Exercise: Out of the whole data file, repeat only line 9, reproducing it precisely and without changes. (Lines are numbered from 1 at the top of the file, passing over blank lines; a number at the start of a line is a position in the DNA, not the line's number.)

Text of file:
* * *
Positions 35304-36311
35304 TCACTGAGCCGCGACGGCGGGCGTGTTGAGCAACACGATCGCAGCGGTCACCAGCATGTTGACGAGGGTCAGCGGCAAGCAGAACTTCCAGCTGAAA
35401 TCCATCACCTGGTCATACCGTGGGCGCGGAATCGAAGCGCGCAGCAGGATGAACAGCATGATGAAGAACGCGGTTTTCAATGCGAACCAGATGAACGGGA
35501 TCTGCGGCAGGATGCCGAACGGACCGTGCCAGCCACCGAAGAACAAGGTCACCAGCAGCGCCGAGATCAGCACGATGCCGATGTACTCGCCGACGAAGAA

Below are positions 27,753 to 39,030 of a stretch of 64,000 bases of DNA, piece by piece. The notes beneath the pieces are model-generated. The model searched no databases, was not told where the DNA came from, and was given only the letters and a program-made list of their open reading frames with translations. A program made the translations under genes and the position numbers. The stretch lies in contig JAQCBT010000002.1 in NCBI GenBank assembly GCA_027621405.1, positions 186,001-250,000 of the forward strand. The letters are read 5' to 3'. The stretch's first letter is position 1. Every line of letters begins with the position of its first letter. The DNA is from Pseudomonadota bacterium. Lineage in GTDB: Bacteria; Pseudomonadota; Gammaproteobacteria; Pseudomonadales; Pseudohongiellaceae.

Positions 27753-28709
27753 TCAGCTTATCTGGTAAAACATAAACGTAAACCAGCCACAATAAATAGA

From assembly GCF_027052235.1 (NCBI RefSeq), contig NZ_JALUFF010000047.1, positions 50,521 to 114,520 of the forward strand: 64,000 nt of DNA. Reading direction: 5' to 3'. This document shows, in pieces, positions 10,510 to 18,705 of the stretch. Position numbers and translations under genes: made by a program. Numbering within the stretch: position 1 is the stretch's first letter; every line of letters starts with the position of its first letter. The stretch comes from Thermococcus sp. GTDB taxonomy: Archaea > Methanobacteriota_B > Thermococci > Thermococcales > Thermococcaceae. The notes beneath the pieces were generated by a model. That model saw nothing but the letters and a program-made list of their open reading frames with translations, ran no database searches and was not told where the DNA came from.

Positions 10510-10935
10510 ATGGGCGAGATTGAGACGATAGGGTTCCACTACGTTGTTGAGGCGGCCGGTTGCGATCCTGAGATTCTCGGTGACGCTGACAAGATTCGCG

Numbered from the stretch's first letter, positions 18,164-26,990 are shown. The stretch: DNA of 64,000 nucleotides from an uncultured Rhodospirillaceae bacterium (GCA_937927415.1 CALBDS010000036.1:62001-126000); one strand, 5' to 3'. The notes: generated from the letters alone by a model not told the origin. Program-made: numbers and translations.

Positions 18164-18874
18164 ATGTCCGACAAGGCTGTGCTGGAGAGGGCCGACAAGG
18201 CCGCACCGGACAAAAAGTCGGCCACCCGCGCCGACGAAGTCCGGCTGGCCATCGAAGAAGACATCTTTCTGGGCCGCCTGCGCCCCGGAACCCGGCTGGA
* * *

Positions 10510-10935